Thank God Roman turned up then, and the customs witches let him in to translate for me. After about 30 more minutes of angry glares and several incorrectly filled out customs forms Roman was able to talk to the manager who told us that rule doesn't even apply if the belongings are in the country temporarily and for personal use only- well THANK YOU!
So I was let out of airport jail (okay, it was just an old desk in the corner, but it was demeaning) and we finally made it to Roman's house.
After a few blissful days of being fed by Roman's mom, we hauled my bags back into the car and to my host mom's apartment in the city center. When I say city center, I mean it. I haven't taken any pictures myself yet, but this is literally steps from my building:
|Russian Museum, Church of the Savior on Blood, Griboedov Canal|
|Saint Petersburg State University of Finance and Economics|
My host is an older, single woman who is a retired TV editor. I don't quite have the language skills to ask her how she came into this apartment, but this location, the size and amenities (3 bed, 1.5 bath, large kitchen, newly renovated, courtyard with a gate), I think an apartment like this is generally held by very influential or wealthy people. Her name is Tatiana, she has been very kind and welcoming to me. Not exactly the warm mama-bear type, but she has been chatty, interested in me and my life, and very accommodating. My room is huge! Plenty of room for all my stuff (I definitely don't think I overpacked, but I guess we'll have to wait and see what I actually wear/use). I have a double bed; in typical Russian style it is a fold out couch-bed. Not like the pull out beds we have in America, but basically the back of the couch just folds down so the whole thing is flat...and this one is particularly hard. I can't complain, though, it's probably as comfortable as my bed at school!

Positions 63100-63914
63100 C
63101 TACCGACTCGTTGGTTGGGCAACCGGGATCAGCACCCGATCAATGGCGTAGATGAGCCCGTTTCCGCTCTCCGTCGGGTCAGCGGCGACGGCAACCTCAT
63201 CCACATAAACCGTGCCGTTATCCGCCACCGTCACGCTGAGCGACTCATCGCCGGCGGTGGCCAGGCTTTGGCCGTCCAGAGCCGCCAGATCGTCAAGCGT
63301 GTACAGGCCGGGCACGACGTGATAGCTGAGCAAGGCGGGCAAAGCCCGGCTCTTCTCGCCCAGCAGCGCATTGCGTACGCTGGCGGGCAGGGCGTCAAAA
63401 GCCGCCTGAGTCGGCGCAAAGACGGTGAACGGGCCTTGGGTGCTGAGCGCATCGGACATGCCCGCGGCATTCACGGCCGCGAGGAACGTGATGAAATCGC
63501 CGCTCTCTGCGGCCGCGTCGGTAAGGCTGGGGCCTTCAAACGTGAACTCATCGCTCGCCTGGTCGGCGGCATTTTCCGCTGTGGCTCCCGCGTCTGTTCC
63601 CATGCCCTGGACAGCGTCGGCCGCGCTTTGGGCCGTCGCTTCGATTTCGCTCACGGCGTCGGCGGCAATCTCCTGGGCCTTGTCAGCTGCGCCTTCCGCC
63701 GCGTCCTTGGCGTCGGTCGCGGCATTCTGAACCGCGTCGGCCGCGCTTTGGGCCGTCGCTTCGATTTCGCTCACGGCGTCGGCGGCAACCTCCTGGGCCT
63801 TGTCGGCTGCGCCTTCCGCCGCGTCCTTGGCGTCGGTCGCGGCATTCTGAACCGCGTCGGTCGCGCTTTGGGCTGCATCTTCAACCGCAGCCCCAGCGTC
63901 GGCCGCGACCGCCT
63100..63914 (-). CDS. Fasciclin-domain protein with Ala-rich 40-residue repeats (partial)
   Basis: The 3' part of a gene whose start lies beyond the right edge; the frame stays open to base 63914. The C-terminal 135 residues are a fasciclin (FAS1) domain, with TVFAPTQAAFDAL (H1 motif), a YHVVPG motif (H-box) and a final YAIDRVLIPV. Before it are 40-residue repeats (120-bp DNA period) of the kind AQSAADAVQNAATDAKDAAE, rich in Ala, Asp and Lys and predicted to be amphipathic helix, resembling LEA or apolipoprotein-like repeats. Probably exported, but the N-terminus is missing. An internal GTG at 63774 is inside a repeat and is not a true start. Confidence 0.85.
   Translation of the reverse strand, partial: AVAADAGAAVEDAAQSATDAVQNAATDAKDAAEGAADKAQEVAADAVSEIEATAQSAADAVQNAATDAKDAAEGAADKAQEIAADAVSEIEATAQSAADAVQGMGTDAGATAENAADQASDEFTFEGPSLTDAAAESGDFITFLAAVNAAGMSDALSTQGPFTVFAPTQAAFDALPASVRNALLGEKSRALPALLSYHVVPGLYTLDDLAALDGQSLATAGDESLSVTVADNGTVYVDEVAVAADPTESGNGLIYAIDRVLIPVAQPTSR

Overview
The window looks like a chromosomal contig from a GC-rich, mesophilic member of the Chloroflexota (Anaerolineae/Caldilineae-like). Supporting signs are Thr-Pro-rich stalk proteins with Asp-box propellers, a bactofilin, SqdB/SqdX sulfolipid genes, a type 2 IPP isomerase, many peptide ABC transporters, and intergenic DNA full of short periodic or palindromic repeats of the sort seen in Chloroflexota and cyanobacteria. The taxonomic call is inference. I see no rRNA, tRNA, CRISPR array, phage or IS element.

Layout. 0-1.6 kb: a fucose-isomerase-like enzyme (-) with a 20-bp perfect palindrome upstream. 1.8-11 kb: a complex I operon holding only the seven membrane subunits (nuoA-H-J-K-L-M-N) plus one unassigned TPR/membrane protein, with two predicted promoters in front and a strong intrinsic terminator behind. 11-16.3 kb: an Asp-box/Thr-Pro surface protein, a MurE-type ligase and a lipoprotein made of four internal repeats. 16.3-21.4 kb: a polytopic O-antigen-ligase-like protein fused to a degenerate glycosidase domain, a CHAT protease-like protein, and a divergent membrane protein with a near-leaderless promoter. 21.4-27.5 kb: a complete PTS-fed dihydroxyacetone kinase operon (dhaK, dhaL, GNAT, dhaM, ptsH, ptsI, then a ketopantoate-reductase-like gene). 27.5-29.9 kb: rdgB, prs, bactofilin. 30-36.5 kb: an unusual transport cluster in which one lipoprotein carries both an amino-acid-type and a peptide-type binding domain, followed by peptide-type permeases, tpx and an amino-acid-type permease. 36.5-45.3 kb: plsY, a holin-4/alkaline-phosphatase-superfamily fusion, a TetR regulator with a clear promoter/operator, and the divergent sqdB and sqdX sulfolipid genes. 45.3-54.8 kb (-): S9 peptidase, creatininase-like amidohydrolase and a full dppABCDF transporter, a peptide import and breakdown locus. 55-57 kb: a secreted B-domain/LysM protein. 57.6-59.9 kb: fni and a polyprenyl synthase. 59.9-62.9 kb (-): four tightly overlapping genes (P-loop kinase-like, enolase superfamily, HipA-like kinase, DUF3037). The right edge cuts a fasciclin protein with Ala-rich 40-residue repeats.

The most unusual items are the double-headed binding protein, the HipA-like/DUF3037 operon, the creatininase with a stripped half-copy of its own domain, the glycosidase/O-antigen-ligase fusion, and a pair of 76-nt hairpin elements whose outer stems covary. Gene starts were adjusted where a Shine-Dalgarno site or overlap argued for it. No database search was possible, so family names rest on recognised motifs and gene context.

I will be doing breakfast and lunch on my own, but she makes me dinner. She said right off the bat she's not a cook, and after Roman's mom (she trained as a chef) I guess I have kind of high standards, but dinner wasn't bad! Rice, chicken balls in kind of a cream-breading, black bread, salad, and....forest mushrooms. Yes, that's right. Little brown fungi whose last meal was probably a human head in a glass mason jar suspended in about 3 inches of clear slime. She presented them to me with such excitement, such gusto, picked by a friend of hers in the fall, she said...I couldn't say no. She spooned a dollop of slime and shrooms onto my plate, they oozed across the surface, a string of slime stretching gracefully across the table. I almost couldn't do it...but I did. I buried those little suckers in the chicken balls and swallowed barely chewing. They really didn't taste as putrid as I expected, but I am not eager to repeat that experience anytime soon.
|I think it was these little suckers|
The other interesting aspect of last night's meal was the vodka! A little more familiar to me than slime fungus, but I wasn't expecting it. At first I tried to refuse, but she looked so crestfallen that we downed three shots " because God loves three"- one to our relationship, one to the city of Saint Petersburg, and one to my future as a diplomat =)
We don't have wifi installed in the apartment yet (apparently it's coming today but I'm not overly optimistic), so I've walked about 10 minutes to a coffee shop with free Internet. To my right is Kazan Cathedral, dusted with snow, and the famous Nevsky Prospekt is at my back. I ordered a hot chocolate with whipped cream and the descriptions are really true, Russian горячий шоколад (goryachii shokolad) is "thick as mud". It tastes sort of like Hershey's chocolate syrup heated up. It comes in a tiny little tea cup, but it's so rich that's really all you need!
Now I am going to attempt to run some errands. This city is so saturated with shops and restaurants I've barely walked anywhere and I'm already overwhelmed! Wish me luck, my 10 readers, and please comment on the post! And if you made it this far, thanks for your time ;)